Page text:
Thinking Ordinary: Meanwhile Let’s Dissect Kashmiryat’

We have been using the idea of Kashmiriyat for quite a while now without ever elaborating and without presenting any precise and discernible theme or themes. In our discussions we generally use Kashmiriyat as sine qua non for peace, humility, hospitality and religious harmony. This may be the idea but when we see in practice, we observe two sets of completely contrasting and contradictory facets of it. It is an irony that Kashmiris have been resisting/ fighting the same demons as they have been nurturing, albeit unknowingly or unwittingly or who knows deliberately?

Kashmiriyat on the one hand, is resistance, pure and simple. Kashmiris have struggled and resisted oppression, exploitation, hunger, disease, floods, tremors, extreme weather, invasions and a ruthless hierarchical social order. Kashmiris resisted when they converted en mass to Buddhism to escape the rigours of caste based exploitation but not much later had again to survive another onslaught of the counter revolution that was brutal, relentless and long drawn.

Mihirkul was a typical representative of the counter revolution symbolising cruelty and death with massacres of whole sale Buddhist villages. Kashmiris kept resisting till the opportune time when Rainchan presented himself on the scene, having overthrown the old order and Kashmiris almost en mass again converted to a new faith that proclaimed equality and non discrimination. This way Kashmiris created a new social order although politically they still were at the receiving end of power.

Political situation changed completely with the arrival/ annexation/ occupation by the imperial Mughals, followed by Pathans, Ranjit Singh and the Ghulab Singh family. There is ample evidence that testifies to the fact that Kashmiris were fully aware of their political rights and to gain those they began their resistance immediately after the Mughal invasion and subsequent occupation. Describing it would be beyond the scope of this piece but one that is too close to my heart, requires a passing reference and that would be the first labour uprising of the world Kashmir in 1865, with some 102 casualties, that took place about 21 years before the famous Chicago labour agitation. Resistance continues and this way one can safely assume Kashmiriyat is resistance against social and political repression of all sorts.

On the other end of the spectrum it shouldn’t be that difficult for us to admit the existence of a diagonally opposite Kashmiriyat within us. Not since yesterday or the day before but for ages we see racism structurally weaved, designed and crafted into the social fabric of Kashmiriyat layer after layer even among the ones who have been resisting it. Racism is practised not against individuals only but many communities, Kashmiri speaking and non Kashmiri speaking, that are racially ridiculed. Almost all of us poke fun and crack jokes without ever caring to realise the pain it causes to the individual, group or the community.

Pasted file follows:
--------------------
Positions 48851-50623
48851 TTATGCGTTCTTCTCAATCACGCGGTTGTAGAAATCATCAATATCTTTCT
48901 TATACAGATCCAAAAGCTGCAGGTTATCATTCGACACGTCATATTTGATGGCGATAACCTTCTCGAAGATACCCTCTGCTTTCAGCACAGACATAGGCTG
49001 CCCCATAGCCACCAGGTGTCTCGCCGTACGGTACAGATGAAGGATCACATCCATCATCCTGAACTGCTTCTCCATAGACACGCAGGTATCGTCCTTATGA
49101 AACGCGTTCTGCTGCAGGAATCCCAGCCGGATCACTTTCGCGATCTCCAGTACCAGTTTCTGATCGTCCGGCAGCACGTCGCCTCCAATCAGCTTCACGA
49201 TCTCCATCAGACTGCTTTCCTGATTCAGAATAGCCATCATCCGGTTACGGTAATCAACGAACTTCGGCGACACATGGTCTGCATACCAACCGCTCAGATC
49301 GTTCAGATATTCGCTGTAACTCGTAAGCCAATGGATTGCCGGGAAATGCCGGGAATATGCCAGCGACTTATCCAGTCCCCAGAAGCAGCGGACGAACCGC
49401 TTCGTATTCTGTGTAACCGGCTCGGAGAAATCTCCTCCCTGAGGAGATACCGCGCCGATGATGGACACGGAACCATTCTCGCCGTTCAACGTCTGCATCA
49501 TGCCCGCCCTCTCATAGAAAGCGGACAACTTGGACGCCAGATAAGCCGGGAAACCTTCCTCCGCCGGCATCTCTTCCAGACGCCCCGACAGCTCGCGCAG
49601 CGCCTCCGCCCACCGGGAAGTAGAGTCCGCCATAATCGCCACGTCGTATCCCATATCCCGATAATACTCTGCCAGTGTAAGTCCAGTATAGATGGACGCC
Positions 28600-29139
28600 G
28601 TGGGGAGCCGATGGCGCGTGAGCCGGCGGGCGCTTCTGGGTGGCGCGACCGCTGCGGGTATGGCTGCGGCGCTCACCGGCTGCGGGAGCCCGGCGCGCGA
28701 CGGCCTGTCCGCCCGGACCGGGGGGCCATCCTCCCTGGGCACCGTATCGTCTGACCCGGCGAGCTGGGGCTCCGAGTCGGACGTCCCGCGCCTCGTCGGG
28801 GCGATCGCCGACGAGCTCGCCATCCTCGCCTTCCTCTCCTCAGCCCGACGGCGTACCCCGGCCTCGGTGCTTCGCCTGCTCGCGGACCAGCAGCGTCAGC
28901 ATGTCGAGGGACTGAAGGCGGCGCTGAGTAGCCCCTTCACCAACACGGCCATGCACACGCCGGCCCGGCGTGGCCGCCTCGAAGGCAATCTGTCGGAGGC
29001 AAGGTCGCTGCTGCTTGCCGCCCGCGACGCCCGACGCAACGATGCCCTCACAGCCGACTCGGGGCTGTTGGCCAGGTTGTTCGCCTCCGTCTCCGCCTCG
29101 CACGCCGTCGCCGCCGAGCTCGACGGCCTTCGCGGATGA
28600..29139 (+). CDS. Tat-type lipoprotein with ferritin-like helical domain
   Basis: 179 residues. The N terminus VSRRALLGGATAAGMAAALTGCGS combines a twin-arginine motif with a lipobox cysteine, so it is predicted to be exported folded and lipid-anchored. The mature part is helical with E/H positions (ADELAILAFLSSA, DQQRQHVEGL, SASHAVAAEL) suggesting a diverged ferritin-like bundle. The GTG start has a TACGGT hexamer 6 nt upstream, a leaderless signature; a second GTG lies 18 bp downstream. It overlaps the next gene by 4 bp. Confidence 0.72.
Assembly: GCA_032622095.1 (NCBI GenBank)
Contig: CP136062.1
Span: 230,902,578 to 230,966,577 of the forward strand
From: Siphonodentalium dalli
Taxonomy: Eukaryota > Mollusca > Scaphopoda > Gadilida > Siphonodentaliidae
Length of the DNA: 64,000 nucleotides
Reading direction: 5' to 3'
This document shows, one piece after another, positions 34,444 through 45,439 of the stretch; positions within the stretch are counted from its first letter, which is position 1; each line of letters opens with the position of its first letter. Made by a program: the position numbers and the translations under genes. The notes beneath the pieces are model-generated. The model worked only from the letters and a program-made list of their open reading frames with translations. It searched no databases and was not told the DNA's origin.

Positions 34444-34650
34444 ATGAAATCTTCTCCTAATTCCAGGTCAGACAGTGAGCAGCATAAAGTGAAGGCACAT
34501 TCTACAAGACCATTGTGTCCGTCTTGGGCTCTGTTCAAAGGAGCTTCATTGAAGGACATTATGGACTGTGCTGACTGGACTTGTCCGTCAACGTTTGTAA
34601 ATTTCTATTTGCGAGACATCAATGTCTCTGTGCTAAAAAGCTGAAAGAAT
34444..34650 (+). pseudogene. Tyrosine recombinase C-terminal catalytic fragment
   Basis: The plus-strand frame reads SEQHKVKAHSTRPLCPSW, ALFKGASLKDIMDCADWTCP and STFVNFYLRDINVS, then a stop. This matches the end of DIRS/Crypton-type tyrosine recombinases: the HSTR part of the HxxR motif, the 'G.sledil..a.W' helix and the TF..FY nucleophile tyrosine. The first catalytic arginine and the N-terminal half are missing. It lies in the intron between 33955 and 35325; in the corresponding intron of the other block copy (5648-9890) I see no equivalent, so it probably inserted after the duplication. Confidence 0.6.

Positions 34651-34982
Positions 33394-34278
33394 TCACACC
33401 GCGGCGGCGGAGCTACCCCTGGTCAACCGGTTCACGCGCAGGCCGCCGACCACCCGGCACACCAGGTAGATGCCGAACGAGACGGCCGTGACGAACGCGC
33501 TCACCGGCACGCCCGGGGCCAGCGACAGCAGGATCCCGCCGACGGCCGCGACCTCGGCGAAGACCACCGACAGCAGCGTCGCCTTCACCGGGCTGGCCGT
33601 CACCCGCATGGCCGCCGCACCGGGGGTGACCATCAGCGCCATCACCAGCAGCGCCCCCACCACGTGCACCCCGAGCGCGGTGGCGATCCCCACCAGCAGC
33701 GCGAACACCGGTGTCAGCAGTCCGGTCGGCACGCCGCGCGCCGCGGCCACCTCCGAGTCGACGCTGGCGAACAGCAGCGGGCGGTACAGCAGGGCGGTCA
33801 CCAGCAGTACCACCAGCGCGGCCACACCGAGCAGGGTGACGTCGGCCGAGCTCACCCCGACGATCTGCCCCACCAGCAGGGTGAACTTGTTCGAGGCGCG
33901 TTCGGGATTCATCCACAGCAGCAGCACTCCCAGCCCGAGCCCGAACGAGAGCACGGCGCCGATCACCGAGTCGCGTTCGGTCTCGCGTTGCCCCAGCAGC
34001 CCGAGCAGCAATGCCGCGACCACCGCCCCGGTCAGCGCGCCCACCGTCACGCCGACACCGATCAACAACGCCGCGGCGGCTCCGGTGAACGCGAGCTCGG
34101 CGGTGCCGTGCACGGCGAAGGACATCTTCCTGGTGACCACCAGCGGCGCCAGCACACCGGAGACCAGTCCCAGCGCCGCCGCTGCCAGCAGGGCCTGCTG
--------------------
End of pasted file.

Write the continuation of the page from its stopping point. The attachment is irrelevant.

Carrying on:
On the receiving end of this shameless racism currently are in particular the Gujjar and the boatman community. It is absolutely shocking to listen to a daily programme on one radio FM programme in the morning wherein Gujree accent of Kashmiri language is used to feed racial humour to a large attentive and willing audience. And we haven’t discontinued the racial discrimination as per the ancient “religious” caste system against certain people who have been “condemned” to do certain jobs and/or practise certain professions since times immemorial.

Seldom we see a Kashmiri marrying with any member of these communities as if it were k’ufr. Add to this the prejudice and discrimination Kashmiris show towards darker skinned people both Kashmiri and non Kashmiri. Lighter skin is considered a sign of beauty and colourism is ingrained into the minds of young children and female folk use all sorts of “fairness creams” particularly during marriage functions. Even the only Kashmiri legend “Heemal Naigray”, revolves around colourism where in Naigray is a dark/black skinned gentleman of “low birth” who needs to be cleaned by bathing him in a “white” milk tub while Heemal, his beloved, a light skin princess, is taunted for having an affair with Naigray. Heemal Naigray is part of the popular folklore around the country side.

Similarly patriarchy and misogyny runs writ large among us. Predominant majority of women have never been able to inherit ancestral property since times immemorial. Nothing has come to the rescue of this 50 percent of the population. Going by the modern trends in the sex ratio of the population one can easily gauge the antipathy of the Kashmiri society towards the girl child/ women.  While women have been an essential component of all resistance in Kashmir, no resistance moment exclusive to women has been allowed to develop that would resist the exploitation of women or fight for their socio-political rights.

We may not like it but the two facets of Kashmiriyat do exist side by side. If we ignore the later we would be doing great injustice to the former.

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Ali Malik

Author is an astute Kashmir observer with an interest in and stamina to correct the wrongs of the history.

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